Wills Disputes: The Duty To Account Is Not Absolute

26 Jul 2023 | Sophie Price
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Beneficiaries frequently ask us whether trustees or personal representatives can be required to provide a financial account. Their request may already have been refused. They may be concerned that the estate and/or the trust is being mishandled or clarification regarding specific assets is desired.

The trust and probate disputes team at Osbornes Law are experienced in advising trustees, executors and beneficiaries where an estate or trust dispute arises, as well as beneficiaries seeking important information to which they are entitled. We also regularly advise clients where trust assets or family members are overseas.

Terminology

A Personal Representative (PR) is the umbrella term for ‘executors’ and ‘administrators’. If a deceased person died with a valid Will and the person(s) named in the Will are willing to act in the estate administration, this person is the executor. If a deceased person dies without a valid Will, an administrator will deal with his or her estate. Executives and administrators perform the same functions and owe the same duties, the key difference being that an executor derives authority from the Will itself. In contrast, an administrator’s authority is limited until such time as a Grant of Letters of Administration has been obtained.

What is the ‘duty to account’?

A PR, when required to do so, must render an account of the administration of the estate under section 25 of the Administration of Estates Act 1925. In practice, this means that the PR must keep estate accounts, and these should be made available for inspection by a beneficiary (or creditor) on request.

Suppose a PR refuses to provide a copy of the estate accounts or otherwise fails to account to the beneficiaries for the assets comprised in the estate. In that case, the beneficiary can apply to the court for an Inventory and Account under The Non-Contentious Probate Rules or the Civil Procedure Rules. Such an application can be made whilst the estate administration is ongoing or some years after. This is because an executor or administrator remains so for life unless the court terminates their authority;

however, if an application is made after a substantial lapse of time – it may be rejected, as happened in a recent case1. So notwithstanding a PR’s duty to account, the beneficiaries are not automatically entitled to an account on request.

What was the issue?

This was an unusual estate administration, given the lengthy-time period involved. The claimants, one of whom now lives in New Zealand, asked the court for a wide-ranging order requiring a trustee to provide estate accounts – 28 years after the administration of their grandparents’ £multi-million estate was completed.

The PR had acted as executor for the estate administration and a trustee of the trusts from their inception until his retirement in 2020. He was now aged 89 and was in poor health. The order sought covered a period of 49 years and concerned what had become of a portfolio of properties.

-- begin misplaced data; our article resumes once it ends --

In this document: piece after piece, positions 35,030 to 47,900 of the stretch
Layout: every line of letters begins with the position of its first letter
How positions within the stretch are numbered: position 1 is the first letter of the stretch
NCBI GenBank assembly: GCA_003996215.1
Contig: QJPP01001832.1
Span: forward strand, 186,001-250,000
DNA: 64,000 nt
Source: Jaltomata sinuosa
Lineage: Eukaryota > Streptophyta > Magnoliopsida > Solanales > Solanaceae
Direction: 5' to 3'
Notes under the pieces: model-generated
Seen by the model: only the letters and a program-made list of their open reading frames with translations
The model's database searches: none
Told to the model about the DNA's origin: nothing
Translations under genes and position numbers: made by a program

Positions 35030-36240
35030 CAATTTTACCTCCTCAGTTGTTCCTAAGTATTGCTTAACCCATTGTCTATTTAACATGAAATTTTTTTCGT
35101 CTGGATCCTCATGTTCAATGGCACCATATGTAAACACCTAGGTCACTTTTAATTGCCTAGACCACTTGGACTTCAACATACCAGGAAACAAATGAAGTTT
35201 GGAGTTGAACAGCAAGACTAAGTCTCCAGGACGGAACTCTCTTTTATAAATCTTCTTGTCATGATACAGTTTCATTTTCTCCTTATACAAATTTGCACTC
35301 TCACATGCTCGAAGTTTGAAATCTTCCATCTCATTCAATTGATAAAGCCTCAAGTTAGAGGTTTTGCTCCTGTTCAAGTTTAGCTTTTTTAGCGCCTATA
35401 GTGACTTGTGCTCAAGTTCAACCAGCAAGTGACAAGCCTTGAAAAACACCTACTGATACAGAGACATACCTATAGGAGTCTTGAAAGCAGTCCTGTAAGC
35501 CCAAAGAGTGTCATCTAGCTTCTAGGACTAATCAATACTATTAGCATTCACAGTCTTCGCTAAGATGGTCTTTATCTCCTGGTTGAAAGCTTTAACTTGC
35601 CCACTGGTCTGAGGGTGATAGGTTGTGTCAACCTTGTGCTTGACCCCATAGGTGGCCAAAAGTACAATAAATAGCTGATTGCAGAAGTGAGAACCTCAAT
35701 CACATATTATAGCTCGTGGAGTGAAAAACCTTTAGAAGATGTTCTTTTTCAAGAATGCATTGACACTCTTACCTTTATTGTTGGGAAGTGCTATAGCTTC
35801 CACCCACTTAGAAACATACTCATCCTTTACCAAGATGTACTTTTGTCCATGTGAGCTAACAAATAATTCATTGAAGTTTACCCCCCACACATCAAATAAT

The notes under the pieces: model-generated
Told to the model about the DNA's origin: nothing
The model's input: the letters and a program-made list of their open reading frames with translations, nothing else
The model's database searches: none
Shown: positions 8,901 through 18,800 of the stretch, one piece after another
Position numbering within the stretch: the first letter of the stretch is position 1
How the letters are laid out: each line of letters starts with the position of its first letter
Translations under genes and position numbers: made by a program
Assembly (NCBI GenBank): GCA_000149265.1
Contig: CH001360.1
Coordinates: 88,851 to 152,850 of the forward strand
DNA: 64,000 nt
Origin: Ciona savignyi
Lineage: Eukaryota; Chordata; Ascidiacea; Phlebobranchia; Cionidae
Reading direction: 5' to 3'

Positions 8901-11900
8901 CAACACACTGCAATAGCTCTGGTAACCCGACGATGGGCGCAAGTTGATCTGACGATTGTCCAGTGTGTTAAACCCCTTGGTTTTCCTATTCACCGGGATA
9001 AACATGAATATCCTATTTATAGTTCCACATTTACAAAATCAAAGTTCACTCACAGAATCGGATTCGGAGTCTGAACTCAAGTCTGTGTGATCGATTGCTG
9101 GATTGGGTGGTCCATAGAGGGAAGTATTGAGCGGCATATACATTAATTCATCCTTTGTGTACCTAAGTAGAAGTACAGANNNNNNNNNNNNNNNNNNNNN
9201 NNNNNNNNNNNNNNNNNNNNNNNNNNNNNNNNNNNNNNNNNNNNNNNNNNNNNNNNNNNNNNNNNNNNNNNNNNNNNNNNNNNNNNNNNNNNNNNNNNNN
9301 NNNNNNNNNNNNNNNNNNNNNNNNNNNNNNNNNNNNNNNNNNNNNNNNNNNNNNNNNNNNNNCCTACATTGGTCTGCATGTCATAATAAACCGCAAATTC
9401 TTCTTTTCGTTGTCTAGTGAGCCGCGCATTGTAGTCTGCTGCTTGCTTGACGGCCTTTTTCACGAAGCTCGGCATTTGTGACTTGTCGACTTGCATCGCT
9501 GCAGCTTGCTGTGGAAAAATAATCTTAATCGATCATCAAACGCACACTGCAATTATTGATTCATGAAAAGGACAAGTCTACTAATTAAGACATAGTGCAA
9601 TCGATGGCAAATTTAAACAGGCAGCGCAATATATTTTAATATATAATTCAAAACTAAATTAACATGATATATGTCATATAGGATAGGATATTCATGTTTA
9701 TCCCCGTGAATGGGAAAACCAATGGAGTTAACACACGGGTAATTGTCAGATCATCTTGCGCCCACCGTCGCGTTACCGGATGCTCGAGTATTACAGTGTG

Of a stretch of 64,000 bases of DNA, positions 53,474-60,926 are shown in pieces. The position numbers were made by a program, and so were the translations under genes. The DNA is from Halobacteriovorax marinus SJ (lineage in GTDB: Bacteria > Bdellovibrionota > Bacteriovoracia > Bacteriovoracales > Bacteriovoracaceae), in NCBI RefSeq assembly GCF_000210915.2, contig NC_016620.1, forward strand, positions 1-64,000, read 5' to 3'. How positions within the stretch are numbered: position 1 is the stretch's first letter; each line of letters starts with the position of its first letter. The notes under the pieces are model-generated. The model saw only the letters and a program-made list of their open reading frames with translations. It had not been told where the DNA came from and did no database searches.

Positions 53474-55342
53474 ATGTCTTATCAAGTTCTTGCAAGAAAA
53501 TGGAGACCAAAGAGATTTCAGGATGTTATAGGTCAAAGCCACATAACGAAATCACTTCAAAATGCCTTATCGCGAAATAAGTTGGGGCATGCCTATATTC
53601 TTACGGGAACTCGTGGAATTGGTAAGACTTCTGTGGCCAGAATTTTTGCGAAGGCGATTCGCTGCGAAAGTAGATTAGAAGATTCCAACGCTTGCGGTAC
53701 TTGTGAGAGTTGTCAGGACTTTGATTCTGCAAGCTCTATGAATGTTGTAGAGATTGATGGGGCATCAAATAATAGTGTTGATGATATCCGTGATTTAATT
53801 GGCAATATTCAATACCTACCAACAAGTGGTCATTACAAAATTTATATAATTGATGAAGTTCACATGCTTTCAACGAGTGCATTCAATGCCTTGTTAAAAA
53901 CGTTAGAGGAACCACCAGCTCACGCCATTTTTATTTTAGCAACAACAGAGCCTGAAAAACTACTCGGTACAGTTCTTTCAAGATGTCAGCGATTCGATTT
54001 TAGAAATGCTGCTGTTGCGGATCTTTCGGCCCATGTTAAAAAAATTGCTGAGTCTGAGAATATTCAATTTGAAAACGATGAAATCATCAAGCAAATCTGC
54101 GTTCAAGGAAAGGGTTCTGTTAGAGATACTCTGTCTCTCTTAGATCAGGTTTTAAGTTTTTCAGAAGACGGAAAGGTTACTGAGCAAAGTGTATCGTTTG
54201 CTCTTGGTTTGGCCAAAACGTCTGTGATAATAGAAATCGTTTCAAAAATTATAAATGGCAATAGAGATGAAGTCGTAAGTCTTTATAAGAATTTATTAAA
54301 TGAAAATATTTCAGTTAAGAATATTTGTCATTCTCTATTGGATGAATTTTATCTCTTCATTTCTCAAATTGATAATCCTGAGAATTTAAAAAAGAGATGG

The claimants sought details of the PR’s dealings in his capacity as trustee of the trusts created under their grandparents’ wills, having been dissatisfied with the PR’s answers to their questions. The court action stemmed from concerns principally in relation to the ownership of a portfolio of properties held before the grandfather’s death. The current value of the trust assets was around £3.75m.

The judge found that the PR had complied with his duty by producing estate accounts which they had historically prepared. But what of the claimants’ outstanding concerns – should the PR be ordered to provide a further account?

Given the exceptional circumstances, the judge refused to exercise his discretion and order an account to be produced. The delay in bringing the application was unjustified. The key reasons were as follows:

  1. the 28-year delay in seeking further accounts was unjustified and excessive. There was no good reason why a claim could not have been brought “much sooner”;
  2. the effect of such a delay was “oppressive and unconscionable” given the PR’s age, his failing health and the added burden of a task of such a scale; and
  3. any benefit to the claimants would not be proportionate to the burden imposed on the PR to comply with such an order.

Key takeaway

Whilst beneficiaries ordinarily have the legal right to an account from trustees and PRs, this is not absolute. Any individual seeking further information from trustees or PRs needs to carefully consider whether they could effectively be time-barred from succeeding in a claim – particularly in circumstances where the remedy sought would be disproportionate and oppressive for the other party.

A failed application could prove costly. Expert advice from experienced contested trust and probate solicitors should be taken before any steps are taken. The wider background to the case will be an important consideration before any potential action.

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